(g) Observations Made by Meteorological Reconnaissance Aircraft. These observations shall be taken from aircraft especially assigned to routine or special flights mainly over oceans. These observations are for the purpose of obtaining information of surface and upper level meteorological conditions mainly in areas where there is no permanent network of meteorological stations. Requirements are regular and special observations to supply sufficient meteorological information to aid in the determination of current meteorological conditions and in forecasting their evolution and progress.

13. Distribution of Meteorological Stations. The contracting States shall arrange to establish and maintain sufficient meteorological stations to assure meteorological protection for international air routes in accordance with the provisions of the Convention.

Requirements for this protection are twofold:

(a) Stations to provide the general over-all picture of surface and upper air conditions.

(b) Stations to provide the detailed picture of surface and upper air conditions along the international air routes.

14. Ocean Observations. The contracting States shall provide for the development of ocean networks, including adequate networks of stationary meteorological ships maintained under international agreement, to these ends:

(a) A sufficient minimum regular distribution for the analysis of. the meteorological situation.

(b) A frequency of at least four complete surface synoptic observations daily.

(c) A reasonable distribution of upper wind soundings and radiosonde observations taken from a selection of ships.

(d) The participation of islands in these observations and these soundings.

(e) A reasonable frequency and distribution of meteorological reconnaissance flights.

15. Observations in the Interior Seas. Whenever the meteorological conditions over interior seas are of importance in forecasting for an air route, the contracting States shall provide for the development of networks for observations on ships, islands, and lightships in accordance with the following considerations:

(a) Frequency of the observations shall be the same as that of the neighboring land areas. In case this frequency is not necessary or practicable, choice shall be made, by the appropriate meteorological service, of the times for which the geographical position of the ship will be of the greatest importance from the meteorological point of view.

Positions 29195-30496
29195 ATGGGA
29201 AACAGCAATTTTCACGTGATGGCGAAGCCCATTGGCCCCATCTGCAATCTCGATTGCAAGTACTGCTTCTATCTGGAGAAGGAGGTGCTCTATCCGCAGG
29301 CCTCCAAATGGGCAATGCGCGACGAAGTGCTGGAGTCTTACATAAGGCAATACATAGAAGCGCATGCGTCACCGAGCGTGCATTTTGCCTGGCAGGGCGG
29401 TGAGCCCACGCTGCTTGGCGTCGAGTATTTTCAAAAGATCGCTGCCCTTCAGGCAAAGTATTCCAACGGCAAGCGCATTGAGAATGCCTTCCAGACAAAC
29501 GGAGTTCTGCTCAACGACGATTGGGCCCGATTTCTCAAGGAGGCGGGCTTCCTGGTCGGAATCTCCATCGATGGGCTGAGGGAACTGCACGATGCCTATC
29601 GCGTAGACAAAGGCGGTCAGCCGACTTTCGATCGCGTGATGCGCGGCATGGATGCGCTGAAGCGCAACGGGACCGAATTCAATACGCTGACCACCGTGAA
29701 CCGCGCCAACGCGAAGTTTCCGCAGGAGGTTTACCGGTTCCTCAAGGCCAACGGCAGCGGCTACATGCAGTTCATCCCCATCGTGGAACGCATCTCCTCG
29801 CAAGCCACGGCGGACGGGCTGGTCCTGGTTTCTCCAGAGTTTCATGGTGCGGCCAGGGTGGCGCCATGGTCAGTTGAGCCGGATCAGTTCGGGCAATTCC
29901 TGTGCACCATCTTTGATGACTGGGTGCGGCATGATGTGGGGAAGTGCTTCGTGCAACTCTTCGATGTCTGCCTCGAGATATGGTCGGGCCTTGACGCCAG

(b) These observations shall be taken at internationally agreed times.

(c) Selections of the meteorological reports from ships shall be incorportated by the meteorological services in the messages broadcast for aeronautics.

16. Observations in the Uninhabited Areas of Continents. Whenever the meteorological conditions over uninhabited areas of continents are of importance in forecasting for an air route, the contracting States shall provide for the establishment of adequate networks of meteorological stations throughout those areas. These networks shall be established and maintained by international agreement when necessary.

Observations shall include: (a) Complete surface observations at the principal synoptic hours.

(b) Upper wind soundings and radiosonde observations from selected stations at standard times.

(c) Meteorological reconnaissance flights when necessary.

17. Observations on Board Aircraft. Meteorological observations shall be made on board aircraft in accordance with the procedure set forth in Section V of this Annex. The observations shall be recorded on forms and reported in codes in conformity with the specifications of the International Meteorological Organization. A selection of the meteorological reports received from aircraft in flight, or secured from observation forms received by meteorological offices after flight, shall be included in international exchanges.

18. Modifications. The meteorological services shall notify the International Meteorological Organization of all changes made regarding the establishment or closing of meteorological stations, identification numbers or letters and in the use of approved codes, for promulgation to all the contracting States. This information shall also be exchanged mutually between the meteorological services concerned with the operation of air routes involved.